You’ll need to apply for Social Security Disability, which automatically qualifies a person for Medicare. That will give you medical discounts and send a little money your way, though it may take a couple of years to go through, and you’ll probably need a lawyer to push your case through all the red tape. Social-services organizations, public and private, can help by sending people to visit; in some states, they’ll even handle transportation to a daycare center. And if you weren’t getting by financially before, you should apply for Medicaid. You’ll become disillusioned with the U.S. health system, which will either convince you to support the single-payer option or turn you into a bitter Republican.

You’ll have to take care of yourself. Make sure you have your own oxygen mask on. You’ve searched out time and financial resources, and some of that needs to be for you, so you can do things you enjoy and stay healthy. I lost 10 or 15 pounds the first year I was taking care of Mary, because I wasn’t eating enough. I was a fucking skeleton. I ended up with pulled muscles and a constant backache, and when Mary would sometimes stumble and fall, I couldn’t easily pick her up. So now I plan out better meals and spend time at the gym. This turns out to be good for my mental health, too. I even I go out with friends once in a while, overcoming the guilt of spending $20 an hour for the privilege.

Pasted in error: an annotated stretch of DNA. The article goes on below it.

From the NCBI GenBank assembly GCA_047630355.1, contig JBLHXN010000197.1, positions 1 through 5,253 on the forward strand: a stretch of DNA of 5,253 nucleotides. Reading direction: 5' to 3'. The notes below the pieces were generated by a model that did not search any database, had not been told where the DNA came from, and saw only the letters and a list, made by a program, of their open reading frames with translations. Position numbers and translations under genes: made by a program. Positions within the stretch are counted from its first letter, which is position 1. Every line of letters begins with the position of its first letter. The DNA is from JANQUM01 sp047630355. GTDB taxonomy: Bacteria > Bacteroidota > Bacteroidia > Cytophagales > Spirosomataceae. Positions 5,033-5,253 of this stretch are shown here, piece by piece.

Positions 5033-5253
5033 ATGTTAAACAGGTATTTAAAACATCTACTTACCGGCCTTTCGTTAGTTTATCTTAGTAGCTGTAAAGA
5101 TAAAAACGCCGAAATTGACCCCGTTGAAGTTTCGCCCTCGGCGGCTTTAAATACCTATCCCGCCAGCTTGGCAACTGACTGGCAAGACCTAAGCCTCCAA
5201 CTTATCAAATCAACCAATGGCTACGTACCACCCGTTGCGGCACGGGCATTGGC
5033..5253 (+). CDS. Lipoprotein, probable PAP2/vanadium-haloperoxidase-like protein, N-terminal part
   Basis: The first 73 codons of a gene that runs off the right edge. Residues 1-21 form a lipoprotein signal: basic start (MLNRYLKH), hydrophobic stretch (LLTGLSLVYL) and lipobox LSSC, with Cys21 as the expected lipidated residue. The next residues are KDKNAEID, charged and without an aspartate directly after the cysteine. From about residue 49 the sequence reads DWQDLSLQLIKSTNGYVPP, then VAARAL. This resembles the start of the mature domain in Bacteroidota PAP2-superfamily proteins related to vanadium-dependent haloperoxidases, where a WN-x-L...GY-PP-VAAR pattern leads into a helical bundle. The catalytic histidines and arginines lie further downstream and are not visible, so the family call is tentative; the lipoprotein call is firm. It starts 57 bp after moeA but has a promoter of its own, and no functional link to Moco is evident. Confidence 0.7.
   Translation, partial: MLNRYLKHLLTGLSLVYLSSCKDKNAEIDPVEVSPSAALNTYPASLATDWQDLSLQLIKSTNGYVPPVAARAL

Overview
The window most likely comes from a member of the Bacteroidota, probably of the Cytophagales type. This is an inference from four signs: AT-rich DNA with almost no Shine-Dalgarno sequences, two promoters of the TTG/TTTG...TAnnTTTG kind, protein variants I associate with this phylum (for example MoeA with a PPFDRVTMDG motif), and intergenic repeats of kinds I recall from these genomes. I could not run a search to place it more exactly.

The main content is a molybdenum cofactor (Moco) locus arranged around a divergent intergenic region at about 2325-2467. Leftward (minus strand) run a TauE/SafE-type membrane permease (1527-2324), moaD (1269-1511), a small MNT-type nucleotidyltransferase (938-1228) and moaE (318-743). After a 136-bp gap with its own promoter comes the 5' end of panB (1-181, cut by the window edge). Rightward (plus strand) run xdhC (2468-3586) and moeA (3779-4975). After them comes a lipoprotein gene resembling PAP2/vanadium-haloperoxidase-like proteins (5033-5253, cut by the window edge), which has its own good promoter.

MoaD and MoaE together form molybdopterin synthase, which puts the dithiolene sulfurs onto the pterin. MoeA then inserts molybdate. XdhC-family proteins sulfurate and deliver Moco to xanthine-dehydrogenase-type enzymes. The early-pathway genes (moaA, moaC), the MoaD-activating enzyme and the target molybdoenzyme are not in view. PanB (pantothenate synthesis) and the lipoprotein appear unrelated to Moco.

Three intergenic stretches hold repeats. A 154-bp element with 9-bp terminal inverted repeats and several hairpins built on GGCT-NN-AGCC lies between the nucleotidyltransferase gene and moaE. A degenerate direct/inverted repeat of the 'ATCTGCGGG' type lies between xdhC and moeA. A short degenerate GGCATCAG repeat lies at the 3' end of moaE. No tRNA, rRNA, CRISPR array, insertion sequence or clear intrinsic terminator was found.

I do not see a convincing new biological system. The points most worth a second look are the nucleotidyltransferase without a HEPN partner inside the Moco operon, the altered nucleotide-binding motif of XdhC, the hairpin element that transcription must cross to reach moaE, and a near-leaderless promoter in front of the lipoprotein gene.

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You’ll face a special, unique kind of isolation. All this might sounds a little like a parent raising a child with a serious illness, and it is. But married parents have each other, and even single parents can get involved with someone else. This is tougher.

A few years ago, Mary and I tried to have sex. We both started out willing, but it was awkward, and it didn’t go anywhere. That was our last attempt. It’s not just that Mary’s like a child in some ways—it’s that, in a legal and moral sense, she’s unable to give consent to serious matters, because she doesn’t understand them. I was trying to explain this situation to my therapist (right, I had to see a therapist), and she said, “Did it start to feel like date rape?” Um ... I guess. Yeah.